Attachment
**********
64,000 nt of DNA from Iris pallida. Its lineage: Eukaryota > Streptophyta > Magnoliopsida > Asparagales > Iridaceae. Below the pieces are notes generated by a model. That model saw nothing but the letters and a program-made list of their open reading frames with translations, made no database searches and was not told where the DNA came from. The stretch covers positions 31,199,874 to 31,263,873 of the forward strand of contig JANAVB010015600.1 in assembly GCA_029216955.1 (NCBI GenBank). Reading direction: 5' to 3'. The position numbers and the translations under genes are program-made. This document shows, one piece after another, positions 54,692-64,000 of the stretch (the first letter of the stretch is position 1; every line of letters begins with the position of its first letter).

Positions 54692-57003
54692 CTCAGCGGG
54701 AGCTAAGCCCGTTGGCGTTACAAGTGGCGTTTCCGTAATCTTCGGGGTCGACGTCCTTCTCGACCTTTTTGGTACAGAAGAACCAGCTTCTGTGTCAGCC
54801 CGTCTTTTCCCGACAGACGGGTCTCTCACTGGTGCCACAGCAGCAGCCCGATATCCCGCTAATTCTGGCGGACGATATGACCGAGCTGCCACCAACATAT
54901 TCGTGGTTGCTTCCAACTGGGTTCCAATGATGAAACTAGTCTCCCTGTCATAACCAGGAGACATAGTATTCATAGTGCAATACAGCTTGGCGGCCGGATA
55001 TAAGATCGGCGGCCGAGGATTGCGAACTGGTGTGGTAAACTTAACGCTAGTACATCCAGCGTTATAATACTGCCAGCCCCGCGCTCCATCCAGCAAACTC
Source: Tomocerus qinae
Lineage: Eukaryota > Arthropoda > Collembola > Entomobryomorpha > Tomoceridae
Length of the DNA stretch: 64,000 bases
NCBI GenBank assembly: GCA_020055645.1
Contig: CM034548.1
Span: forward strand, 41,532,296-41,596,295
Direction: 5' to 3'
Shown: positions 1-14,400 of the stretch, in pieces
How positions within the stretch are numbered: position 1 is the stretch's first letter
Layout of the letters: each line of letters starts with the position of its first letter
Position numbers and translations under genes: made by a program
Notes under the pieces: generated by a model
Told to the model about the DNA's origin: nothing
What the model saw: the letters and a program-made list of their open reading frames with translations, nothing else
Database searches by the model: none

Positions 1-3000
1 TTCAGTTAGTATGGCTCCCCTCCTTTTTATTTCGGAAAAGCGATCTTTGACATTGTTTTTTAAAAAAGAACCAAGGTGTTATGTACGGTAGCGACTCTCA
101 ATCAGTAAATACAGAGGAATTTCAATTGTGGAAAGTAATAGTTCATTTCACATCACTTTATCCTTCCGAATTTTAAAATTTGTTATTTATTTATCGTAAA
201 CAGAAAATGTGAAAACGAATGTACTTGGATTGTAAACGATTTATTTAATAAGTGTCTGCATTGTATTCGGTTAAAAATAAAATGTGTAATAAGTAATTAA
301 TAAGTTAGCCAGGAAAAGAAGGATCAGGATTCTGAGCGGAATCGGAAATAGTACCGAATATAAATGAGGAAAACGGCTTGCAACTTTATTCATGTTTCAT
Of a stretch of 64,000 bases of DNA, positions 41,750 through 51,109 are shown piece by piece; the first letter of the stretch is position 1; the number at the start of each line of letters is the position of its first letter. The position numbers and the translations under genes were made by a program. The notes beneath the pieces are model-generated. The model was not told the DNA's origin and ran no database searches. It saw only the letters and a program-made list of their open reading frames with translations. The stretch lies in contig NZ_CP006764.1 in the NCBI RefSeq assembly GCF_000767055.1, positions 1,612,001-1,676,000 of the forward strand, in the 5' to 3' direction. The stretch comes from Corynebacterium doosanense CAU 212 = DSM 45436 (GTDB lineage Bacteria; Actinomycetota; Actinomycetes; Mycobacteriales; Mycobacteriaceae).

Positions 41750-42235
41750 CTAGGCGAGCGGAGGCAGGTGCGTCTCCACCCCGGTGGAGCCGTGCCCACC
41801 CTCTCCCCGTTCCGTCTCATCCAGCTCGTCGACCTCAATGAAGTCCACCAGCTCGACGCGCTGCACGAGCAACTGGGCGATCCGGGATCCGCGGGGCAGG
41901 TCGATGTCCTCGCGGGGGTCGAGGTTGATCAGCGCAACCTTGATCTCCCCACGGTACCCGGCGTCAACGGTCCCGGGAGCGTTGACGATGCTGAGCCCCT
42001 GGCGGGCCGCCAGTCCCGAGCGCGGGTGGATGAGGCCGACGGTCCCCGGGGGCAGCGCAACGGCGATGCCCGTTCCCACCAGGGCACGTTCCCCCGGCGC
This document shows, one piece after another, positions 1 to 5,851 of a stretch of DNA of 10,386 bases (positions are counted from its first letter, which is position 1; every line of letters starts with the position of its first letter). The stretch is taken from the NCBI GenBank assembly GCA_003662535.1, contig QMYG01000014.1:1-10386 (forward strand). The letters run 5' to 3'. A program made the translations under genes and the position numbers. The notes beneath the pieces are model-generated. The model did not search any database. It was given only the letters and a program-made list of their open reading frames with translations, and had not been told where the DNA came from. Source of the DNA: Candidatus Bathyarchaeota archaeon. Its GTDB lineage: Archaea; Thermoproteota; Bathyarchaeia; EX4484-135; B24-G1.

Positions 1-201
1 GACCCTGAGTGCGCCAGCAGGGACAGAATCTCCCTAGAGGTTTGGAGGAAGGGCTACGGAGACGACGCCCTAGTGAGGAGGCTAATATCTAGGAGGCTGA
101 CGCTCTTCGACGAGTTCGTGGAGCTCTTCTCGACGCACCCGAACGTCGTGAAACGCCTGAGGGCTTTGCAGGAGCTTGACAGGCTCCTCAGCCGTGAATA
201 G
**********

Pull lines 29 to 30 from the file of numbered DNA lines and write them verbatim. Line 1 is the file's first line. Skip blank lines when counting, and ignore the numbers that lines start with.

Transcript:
Positions 41750-42235
41750 CTAGGCGAGCGGAGGCAGGTGCGTCTCCACCCCGGTGGAGCCGTGCCCACC